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Symposium Epilog: Foreign Sovereign Immunity at Home and Abroad

dc.contributor.authorWuerth, Ingrid Brunk
dc.identifier.citation44 Vand. J. Transnat'l L. 1233 (2011)en_US
dc.description.abstractIf the international law of immunity once purported to make foreign states, their rulers, their officials, and their boats all identical in some sense--the sovereign equality of states--today immunity distinguishes and differentiates between the state's commercial and private features, its tortious and non-tortious conduct committed in the forum state, and sometimes even the torture, war crimes, and acts of terrorism carried out in its name. Of course, sovereign equality has diminished in general as human rights have grown, but even as nation-states accept treaty-based obligations toward their own citizens, they refuse to make themselves explicitly accountable in the national courts of other countries and usually refuse to hold other states accountable in their own courts. Immunity often remains the stylized equalizer.en_US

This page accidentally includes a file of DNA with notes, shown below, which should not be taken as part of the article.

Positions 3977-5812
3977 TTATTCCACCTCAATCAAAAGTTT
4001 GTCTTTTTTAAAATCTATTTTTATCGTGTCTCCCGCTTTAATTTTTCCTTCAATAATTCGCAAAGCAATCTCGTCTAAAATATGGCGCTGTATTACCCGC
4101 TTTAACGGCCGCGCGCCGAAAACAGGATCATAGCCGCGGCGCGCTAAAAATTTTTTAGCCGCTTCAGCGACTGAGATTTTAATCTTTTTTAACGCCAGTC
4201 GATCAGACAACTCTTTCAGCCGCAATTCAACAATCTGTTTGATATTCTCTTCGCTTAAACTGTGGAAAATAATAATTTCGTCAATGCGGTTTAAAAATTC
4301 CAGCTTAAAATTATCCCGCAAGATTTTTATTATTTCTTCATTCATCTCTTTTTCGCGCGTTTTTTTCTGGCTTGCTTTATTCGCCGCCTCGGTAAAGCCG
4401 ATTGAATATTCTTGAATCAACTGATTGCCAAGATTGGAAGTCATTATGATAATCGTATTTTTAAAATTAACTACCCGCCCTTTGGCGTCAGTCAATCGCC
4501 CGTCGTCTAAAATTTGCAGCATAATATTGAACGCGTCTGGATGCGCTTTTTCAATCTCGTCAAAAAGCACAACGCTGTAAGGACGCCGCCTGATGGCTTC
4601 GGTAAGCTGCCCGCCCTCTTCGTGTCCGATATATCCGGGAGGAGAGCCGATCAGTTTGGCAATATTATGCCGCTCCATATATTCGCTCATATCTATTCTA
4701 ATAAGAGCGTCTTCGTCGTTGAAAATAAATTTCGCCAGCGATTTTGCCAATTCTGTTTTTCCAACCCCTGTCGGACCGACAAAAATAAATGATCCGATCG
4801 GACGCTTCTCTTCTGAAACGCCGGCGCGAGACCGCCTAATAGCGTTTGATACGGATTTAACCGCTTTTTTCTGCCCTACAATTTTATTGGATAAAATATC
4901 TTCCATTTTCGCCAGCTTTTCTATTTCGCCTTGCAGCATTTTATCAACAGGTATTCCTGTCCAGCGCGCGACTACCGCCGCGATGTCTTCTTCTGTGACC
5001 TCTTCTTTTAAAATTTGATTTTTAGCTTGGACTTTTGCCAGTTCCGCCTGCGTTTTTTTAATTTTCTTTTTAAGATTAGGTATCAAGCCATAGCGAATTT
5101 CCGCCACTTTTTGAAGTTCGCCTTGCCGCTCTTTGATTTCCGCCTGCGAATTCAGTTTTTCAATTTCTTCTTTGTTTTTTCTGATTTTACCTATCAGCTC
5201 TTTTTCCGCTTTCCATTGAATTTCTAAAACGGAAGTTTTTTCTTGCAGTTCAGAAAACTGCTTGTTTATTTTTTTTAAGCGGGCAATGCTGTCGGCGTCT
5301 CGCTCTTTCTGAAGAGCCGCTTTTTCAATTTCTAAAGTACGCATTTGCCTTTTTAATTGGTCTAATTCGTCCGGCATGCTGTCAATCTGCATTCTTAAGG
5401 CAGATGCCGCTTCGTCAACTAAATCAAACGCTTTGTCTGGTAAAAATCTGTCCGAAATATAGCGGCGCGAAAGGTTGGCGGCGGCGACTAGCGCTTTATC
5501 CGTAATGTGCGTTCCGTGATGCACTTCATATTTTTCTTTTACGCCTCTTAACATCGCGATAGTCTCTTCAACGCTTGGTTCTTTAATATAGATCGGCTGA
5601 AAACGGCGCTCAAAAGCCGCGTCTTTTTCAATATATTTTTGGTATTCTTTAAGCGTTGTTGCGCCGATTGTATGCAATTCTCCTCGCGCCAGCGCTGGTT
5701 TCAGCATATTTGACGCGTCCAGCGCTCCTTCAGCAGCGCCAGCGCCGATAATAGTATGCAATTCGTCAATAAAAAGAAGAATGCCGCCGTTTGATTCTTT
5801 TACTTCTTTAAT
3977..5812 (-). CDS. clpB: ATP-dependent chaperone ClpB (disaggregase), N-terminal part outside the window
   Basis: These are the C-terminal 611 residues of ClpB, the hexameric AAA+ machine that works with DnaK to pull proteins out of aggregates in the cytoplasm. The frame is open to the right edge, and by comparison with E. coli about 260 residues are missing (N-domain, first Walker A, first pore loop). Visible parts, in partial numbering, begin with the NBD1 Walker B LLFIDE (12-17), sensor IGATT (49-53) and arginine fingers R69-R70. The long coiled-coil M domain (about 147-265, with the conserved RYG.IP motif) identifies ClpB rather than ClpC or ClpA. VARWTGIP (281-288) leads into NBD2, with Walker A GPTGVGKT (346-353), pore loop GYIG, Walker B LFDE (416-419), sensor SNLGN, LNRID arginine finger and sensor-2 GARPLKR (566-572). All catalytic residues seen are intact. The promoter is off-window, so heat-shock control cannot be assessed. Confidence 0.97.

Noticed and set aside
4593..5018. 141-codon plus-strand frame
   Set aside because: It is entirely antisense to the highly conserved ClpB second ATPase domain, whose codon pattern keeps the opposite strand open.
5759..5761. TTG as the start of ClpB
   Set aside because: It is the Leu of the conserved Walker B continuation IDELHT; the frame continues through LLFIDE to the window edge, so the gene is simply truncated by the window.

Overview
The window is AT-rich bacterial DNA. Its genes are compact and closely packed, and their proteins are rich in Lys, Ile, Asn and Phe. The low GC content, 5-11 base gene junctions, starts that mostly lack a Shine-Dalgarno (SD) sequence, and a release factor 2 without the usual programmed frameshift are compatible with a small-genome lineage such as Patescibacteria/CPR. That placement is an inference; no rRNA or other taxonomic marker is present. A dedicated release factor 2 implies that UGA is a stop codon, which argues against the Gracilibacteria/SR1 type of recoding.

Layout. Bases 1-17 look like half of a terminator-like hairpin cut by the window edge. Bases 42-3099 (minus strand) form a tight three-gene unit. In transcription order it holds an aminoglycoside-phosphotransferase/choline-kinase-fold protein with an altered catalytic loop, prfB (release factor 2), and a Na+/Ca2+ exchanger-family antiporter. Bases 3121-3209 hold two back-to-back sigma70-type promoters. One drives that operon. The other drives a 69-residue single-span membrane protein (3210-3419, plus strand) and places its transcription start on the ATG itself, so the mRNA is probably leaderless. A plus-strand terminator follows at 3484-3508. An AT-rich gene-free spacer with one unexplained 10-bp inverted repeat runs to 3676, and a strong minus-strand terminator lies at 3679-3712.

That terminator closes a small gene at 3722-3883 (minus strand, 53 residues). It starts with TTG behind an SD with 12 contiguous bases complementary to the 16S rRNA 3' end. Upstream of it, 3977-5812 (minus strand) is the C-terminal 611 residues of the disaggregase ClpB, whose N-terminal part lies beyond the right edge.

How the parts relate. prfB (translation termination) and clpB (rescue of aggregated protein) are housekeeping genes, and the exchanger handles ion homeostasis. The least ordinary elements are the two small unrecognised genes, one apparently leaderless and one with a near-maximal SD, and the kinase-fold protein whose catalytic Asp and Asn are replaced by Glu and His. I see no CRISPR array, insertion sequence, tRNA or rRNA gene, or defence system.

dc.format.extent1 document (7 pages)en_US
dc.publisherVanderbilt Journal of Transnational Lawen_US
dc.subject.lcshImmunities of foreign statesen_US
dc.subject.lcshInternational lawen_US
dc.titleSymposium Epilog: Foreign Sovereign Immunity at Home and Abroaden_US

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